My research is in behavioural and experimental economics, combining theory and empirics. My work so far is in two main areas: (i) decisions under uncertainty and (ii) subjective well-being. I also have some health policy work that arose from my interest in subjective well-being. See also my Google Scholar page.
Cost-benefit analysis of psychological therapy (with R. Layard, D. Clark, and M. Knapp), National Institute Economic Review, 2007, no. 202. p. 90-98. This paper analyzes the economic and subjective well-being costs of common mental illnesses (such as depression, anxiety, and phobias), and provides a cost-benefit analysis for the establishment of designated treatment centers for these disorders (in terms of the government's budget, as well as from the point of view of society as a whole). This paper was instrumental (as part of a broad campaign) in convincing the U.K. government to allocate the necessary budget.
The Marginal Utility of Income (with R. Layard and S. Nickell), Journal of Public Economics, 2008, vol 92, pages 1846-1857. We study how fast the marginal utility of income declines as income increases using six different subjective well-being surveys (GSS, ESS, WVS, EQLS, SOEP, and BHPS). We estimate the elasticity of marginal utility with respect to income at about 1.26. Thus, the marginal utility of income declines somewhat faster than in proportion to the rise in income.
Does Relative Income Matter? Are the Critics Right? (with R. Layard and S. Nickell), in E. Diener, J. F. Helliwell, and D. Kahneman (ed.), International Differences in Well-Being, OUP, 2010. We consider the paper by Stevenson and Wolfers, which reassesses the Easterlin Paradox, and argues that the same happiness-income relationship appears to hold over time as in the cross-section. In this paper we provide evidence that while the Stevenson-Wolfers criticism may hold for developing countries, in advanced countries the weight of the evidence is that the time-series relationship between country happiness and country income is much weaker than the cross-sectional relationship between individual happiness and individual income.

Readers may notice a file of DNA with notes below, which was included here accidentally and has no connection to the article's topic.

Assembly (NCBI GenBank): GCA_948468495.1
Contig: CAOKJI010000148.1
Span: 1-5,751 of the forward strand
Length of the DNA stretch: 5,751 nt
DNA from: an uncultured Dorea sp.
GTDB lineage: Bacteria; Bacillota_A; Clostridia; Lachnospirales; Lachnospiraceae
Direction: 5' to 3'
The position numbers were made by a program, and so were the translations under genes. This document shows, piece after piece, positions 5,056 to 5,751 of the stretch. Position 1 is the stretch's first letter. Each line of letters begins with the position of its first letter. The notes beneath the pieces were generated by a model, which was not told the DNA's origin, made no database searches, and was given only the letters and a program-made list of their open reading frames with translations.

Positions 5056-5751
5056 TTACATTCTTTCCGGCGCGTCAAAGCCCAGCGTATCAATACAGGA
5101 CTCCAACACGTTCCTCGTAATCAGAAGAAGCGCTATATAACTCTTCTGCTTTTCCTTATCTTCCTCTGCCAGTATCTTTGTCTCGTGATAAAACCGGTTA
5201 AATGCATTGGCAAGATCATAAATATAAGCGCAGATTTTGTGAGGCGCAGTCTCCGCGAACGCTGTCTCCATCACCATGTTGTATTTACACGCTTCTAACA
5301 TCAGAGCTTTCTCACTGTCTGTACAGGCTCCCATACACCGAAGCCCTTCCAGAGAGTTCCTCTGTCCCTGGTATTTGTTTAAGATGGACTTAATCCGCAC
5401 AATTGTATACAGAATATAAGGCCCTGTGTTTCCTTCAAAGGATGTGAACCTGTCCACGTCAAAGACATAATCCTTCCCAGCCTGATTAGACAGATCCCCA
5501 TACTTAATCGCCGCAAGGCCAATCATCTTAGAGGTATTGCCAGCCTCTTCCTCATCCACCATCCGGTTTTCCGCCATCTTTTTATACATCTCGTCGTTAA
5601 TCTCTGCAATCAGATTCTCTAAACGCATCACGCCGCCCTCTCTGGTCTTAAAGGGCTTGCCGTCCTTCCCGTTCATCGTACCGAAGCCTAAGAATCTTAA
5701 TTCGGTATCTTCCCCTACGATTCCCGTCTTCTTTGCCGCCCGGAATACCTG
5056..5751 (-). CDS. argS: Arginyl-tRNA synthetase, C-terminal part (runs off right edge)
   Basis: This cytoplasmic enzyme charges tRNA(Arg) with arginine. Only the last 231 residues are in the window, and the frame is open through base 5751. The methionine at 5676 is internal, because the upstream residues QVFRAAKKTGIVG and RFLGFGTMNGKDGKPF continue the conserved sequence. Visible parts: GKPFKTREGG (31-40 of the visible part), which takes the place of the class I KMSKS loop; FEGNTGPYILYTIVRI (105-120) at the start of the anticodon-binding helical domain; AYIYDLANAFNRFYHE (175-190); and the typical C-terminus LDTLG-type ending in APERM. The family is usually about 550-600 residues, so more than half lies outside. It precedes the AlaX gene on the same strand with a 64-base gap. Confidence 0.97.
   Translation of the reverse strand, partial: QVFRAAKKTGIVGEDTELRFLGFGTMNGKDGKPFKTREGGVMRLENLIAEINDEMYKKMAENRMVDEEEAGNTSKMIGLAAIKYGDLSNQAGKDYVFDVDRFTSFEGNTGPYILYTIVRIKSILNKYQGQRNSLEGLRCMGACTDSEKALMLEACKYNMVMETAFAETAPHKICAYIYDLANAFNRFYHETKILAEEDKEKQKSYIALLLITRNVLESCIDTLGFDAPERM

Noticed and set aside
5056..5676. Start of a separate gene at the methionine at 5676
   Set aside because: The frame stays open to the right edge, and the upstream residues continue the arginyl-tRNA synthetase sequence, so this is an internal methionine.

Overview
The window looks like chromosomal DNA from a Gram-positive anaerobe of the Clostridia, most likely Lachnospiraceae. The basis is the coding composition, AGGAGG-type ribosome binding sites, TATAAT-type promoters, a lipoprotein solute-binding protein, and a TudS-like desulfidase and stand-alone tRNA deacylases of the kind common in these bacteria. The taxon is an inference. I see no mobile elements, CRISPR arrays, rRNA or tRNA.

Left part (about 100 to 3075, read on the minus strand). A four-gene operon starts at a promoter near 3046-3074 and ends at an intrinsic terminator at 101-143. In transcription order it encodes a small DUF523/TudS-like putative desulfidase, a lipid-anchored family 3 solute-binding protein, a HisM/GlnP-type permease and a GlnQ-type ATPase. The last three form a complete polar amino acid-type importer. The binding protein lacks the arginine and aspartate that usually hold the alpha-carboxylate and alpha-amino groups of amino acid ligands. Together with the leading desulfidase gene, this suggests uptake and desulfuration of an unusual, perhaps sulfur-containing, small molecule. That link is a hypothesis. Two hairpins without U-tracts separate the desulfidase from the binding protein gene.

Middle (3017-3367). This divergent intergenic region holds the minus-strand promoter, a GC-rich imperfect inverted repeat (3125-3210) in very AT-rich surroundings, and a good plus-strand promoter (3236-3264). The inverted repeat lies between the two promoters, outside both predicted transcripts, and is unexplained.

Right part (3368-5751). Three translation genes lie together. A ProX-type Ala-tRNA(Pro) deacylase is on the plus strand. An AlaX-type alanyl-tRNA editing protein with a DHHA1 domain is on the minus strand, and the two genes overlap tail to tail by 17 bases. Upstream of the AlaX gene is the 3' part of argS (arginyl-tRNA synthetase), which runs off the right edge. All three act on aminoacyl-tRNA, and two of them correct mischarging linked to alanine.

Late-Life Decline in Well-Being Across Adulthood in Germany, the UK, and the US (principal authors: D. Gerstorf and N. Ram), Psychology and Aging, 2010, vol. 25(2), 477-485. This paper studies the decline in subjective well-being in the last years of life.
Review of: A Course in Behavioural Economics, by Eric Angner, Economic Record, 2014, vol 90 (291), 561-562.
Infrastructure Spending in China Increases Trust in Local Government (with Bingqin Li), Social Indicators Research, forthcoming in 2016, DOI 10.1007/s11205-015-1223-z. The post-financial crisis stimulus in China involved a dramatic increase in local infrastructure spending. We show that this resulted in a large increase in trust in local government, contrasting with a continued decrease in trust in national government. (working paper version),
The Emotional Consequences of Donation Opportunities (with Lara Aknin and John Helliwell), Journal of Positive Psychology, 2016, DOI: 10.1080/17439760.2016.1163409. This is a lab experiment studying the emotional consequences of being given an opportunity to donate money. Generous donors gain emotionally, and non-donors and non generous donors lose, though the size of the loss is much smaller than the gain experienced by generous donors. The net effect is strongly positive.
The Welfare Consequences of Well-being Inequality (with Leonard Goff and John Helliwell).
Losses Change the Experience of Inequality (with Lara Aknin and John Helliwell).
Priors and Desires: A Model of Optimism, Pessimism, and Cognitive Dissonance (being revised). This paper offers a model of optimism, pessimism, and cognitive dissonance.
Wishful Thinking (being revised). This paper offers an experimental test of wishful thinking in predictions of market prices.
Inferring Risk Preferences from Choices: The Impact of Context and Incentives (with David Freeman).
Life-Satisfaction and Relative Income - Perceptions and Evidence (with G. Wagner and J. Schupp). This paper studies the effect of income comparisons on subjective well-being using a unique dataset, in which we asked people for the income relative to comparisons groups of interest. We find that workplace comparisons are particularly important (possibly as an indicator of professional success), over and above a person's absolute income, and that comparisons to other people in general also matter. We find little or no evidence for comparisons with friends or neighbors.
Research in progress
Utility and Procedures: what came first? (with Yoram Halevy, UBC). An experiment on procedural rationality in portfolio choice problems.
The risk preferences of the anxious and depressed (with Xue-Ying Cheng, U. Melbourne)